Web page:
Hip pain and sciatica
Updated: January 2020
Heavily used in everyday life, your hips consist of many different parts (e.g. bones, tendons, muscles and ligaments), which creates the potential for just as many different sources of pain. But hip pain can also be linked to an external cause, such as sciatica.
Types of hip pain
Hip pain can manifest itself in a number of different ways. The pain may be constant, or triggered by movement and eased by rest. It may be localised to a very specific area, or radiate to your knee, groin or buttock. It may also be accompanied by stiffness, a pinching sensation, or restricted movement.
Hip pain: is it sciatica?
Your hip pain is likely to be caused by sciatica if it is accompanied by a pain that starts in your lower back and radiates down your leg. There is a very simple test to determine whether sciatica is the cause of your hip pain. It is called the reverse Lasègue’s sign, or prone knee-bend test, and involves checking to see if the pain is triggered by having someone bend your knee as far as it will go when you are lying in a face down position. If this is the case, it is likely that you have sciatica resulting from a slipped disc.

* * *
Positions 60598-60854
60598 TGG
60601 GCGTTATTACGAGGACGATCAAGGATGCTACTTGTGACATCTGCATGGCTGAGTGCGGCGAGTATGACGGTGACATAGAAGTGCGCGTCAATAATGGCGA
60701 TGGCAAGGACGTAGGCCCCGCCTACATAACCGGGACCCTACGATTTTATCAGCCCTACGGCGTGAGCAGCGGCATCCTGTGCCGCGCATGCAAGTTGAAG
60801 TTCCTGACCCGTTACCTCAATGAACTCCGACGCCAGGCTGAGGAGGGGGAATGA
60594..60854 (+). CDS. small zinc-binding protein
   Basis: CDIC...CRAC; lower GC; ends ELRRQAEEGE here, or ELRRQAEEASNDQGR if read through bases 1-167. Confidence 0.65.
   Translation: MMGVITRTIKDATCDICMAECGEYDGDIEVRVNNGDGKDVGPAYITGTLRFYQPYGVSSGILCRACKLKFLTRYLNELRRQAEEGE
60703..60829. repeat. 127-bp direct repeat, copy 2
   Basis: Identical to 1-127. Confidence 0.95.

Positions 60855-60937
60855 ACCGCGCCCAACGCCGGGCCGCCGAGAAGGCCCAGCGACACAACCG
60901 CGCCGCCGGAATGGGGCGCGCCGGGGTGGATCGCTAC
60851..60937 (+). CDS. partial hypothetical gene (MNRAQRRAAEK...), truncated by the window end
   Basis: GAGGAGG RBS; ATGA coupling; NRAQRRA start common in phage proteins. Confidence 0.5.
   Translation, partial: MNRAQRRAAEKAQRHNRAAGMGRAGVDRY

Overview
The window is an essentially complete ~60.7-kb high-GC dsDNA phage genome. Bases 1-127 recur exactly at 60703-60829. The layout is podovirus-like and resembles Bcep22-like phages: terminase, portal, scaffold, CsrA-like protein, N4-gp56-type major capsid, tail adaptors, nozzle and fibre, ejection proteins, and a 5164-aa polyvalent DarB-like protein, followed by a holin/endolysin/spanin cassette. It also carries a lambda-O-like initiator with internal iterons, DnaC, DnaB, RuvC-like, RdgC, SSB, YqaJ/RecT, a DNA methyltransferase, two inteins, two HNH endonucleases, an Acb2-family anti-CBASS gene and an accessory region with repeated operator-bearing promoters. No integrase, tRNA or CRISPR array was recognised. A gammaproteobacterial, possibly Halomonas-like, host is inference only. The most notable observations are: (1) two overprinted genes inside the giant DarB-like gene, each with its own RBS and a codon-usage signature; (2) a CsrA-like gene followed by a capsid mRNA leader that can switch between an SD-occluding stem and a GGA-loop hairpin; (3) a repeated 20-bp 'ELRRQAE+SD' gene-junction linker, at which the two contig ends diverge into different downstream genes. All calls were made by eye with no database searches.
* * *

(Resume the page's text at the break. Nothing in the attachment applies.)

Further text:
Relief from hip pain due to sciatica
If your hip pain is caused by sciatica, taking painkillers and anti-inflammatory drugs will help to relieve it in the first instance. It can also be helpful to apply a hot or cold compress — some devices designed to help manage pain, such as OMRON HeatTens for example, combine the pain-relieving benefits of heat and Transcutaneous Electrical Nerve Stimulation (TENS) in order to treat this kind of pain. Your doctor – whom you should see if your pain continues – might also prescribe a course of physiotherapy.